Four individuals were indicted on Oct 31 following an investigation by U.S. Immigration and Customs Enforcement’s (ICE) Homeland Security Investigations (HSI).
David Jones, David Duwayne Taylor, Kristin Knight, and Destiny Bishop are charged for their alleged involvement in a scheme by which they fraudulently duped their victims into believing that they had sent sexually explicit images to underage children and faced criminal prosecution if they did not pay to avoid involvement by law enforcement.
Taylor, Knight, and Bishop were presented in federal court in South Carolina on October 18 and 19, 2018. Bishop was presented Oct. 26 and Knight was presented Oct. 29 in White Plains federal court. Both were released on a personal recognizance bond. Jones was presented on Oct 31. Taylor is expected to appear in federal court in White Plains in the next several days.
“These individuals allegedly chose their targets specifically to create vulnerabilities, seeking simply to make a profit through deceit and extortion,” said Angel M. Melendez, special agent in charge of HSI New York. “Anyone can fall victim to a criminal scheme, so it is important to remain diligent in text messaging and online communications, and to contact law enforcement if criminal activity is suspected.”
“As alleged, these defendants scared their victims into sending them money by fraudulently convincing them they were in peril of criminal prosecution for child exploitation. This alleged fraud was not only cruel, it was also profitable for the defendants – until they were arrested,” stated U.S. Attorney for the Eastern District of New York, Geoffrey S. Berman.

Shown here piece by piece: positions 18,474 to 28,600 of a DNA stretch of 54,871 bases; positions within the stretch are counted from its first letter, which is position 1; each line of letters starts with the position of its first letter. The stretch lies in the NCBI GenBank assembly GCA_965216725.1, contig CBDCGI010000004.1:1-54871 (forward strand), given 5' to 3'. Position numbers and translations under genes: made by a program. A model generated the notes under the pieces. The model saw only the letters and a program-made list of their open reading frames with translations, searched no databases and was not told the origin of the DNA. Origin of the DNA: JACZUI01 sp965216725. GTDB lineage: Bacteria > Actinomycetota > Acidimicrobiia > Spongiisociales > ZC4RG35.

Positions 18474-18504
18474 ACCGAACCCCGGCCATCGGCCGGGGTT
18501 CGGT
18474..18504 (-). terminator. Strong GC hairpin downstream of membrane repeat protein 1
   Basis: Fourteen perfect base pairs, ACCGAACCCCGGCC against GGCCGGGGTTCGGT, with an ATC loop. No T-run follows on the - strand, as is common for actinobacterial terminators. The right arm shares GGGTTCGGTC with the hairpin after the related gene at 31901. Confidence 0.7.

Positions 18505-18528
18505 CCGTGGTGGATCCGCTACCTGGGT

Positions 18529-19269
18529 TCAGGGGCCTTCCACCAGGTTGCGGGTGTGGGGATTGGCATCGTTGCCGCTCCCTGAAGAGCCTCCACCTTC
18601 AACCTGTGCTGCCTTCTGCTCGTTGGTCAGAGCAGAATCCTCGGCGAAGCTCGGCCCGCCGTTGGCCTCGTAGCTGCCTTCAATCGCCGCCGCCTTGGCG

As alleged in the complaint unsealed Oct. 18 in White Plains federal court, beginning in August 2017, HSI began identifying various individuals who reported that they had been extorted after using a dating website (the “Website”). In general, each victim reported communicating on the Website with an individual the victim believed was an adult.
Then, after the victim received and shared sexually-explicit photos with the person the victim believed was an adult, the victim was contacted by a person who claimed that the victim had communicated with an underage minor and needed to pay the minor’s family to prevent law enforcement involvement. The victims made payments via money transfers through Western Union and Walmart and/or through the purchase of Green Dot MoneyPak cards.
Jones, 28, of Greenville, South Carolina, Taylor, 28, of Easley, South Carolina, Knight, 28, of Greer, South Carolina, and Bishop, 21, of Greenville, South Carolina, are each charged with one count of conspiracy to commit wire fraud and one count of wire fraud, each of which carries a maximum sentence of 20 years in prison. Investigations on these cases are ongoing.